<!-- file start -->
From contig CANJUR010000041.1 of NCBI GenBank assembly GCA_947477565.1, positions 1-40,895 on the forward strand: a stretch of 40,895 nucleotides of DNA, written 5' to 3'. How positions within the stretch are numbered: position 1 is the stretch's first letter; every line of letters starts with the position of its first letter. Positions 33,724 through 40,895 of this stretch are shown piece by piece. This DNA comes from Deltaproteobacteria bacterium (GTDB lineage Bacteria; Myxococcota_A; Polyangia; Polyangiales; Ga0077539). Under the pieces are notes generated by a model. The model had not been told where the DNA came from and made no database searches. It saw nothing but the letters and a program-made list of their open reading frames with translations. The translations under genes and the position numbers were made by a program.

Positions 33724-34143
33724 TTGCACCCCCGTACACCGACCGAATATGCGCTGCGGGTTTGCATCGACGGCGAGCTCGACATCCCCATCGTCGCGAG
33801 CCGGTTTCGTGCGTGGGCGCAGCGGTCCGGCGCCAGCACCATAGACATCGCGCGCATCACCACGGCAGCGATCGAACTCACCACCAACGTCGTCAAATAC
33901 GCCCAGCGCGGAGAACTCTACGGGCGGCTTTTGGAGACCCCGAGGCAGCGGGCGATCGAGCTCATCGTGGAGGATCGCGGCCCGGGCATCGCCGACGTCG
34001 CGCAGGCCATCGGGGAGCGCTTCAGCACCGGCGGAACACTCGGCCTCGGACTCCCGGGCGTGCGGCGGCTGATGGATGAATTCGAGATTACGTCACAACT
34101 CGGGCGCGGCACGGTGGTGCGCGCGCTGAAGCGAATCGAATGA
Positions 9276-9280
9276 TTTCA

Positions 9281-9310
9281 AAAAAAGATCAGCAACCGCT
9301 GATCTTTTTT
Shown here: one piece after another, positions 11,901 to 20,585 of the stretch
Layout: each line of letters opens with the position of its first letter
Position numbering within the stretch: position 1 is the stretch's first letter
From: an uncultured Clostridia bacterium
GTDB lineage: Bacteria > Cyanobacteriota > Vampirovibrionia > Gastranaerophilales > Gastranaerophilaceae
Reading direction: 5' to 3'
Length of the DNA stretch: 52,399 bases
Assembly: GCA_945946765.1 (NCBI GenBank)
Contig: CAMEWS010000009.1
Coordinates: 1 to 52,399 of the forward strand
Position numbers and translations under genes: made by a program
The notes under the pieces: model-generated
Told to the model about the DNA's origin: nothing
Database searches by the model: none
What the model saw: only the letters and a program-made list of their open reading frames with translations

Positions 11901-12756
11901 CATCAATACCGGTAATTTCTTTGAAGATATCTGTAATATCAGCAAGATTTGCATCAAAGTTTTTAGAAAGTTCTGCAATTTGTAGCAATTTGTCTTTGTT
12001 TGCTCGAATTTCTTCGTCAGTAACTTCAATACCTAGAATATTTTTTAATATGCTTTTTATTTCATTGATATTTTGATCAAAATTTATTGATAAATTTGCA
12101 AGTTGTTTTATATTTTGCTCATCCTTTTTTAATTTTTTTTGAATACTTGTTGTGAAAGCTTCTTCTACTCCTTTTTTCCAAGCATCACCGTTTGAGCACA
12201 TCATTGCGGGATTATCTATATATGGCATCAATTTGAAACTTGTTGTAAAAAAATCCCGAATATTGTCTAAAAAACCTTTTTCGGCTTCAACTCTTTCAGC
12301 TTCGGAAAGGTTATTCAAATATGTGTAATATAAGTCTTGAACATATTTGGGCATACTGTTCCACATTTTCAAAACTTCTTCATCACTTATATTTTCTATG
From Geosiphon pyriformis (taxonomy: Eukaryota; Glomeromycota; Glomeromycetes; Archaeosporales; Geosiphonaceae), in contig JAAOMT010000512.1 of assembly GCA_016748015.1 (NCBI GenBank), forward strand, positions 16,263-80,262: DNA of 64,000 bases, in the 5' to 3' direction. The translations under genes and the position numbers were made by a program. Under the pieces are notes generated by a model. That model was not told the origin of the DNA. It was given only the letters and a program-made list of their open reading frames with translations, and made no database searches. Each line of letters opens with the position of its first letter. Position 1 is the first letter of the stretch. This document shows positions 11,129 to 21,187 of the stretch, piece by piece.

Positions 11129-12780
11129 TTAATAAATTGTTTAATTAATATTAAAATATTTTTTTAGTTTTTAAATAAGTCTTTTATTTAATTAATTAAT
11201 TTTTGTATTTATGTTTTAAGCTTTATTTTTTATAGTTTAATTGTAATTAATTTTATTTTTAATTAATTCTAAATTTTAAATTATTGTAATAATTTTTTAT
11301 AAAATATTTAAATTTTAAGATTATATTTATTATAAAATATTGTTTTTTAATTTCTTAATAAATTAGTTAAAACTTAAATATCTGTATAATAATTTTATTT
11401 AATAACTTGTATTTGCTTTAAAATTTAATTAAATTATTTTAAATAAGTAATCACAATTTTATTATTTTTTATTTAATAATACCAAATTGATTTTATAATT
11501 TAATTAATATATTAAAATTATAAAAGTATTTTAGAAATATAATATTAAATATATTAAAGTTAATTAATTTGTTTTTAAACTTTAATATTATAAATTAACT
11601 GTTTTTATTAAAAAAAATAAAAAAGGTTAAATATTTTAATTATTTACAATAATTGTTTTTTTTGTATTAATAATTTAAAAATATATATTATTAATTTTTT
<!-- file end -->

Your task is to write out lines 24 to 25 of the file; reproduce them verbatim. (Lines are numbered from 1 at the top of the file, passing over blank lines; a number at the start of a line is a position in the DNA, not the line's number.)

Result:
The notes under the pieces: model-generated
Told to the model about the DNA's origin: nothing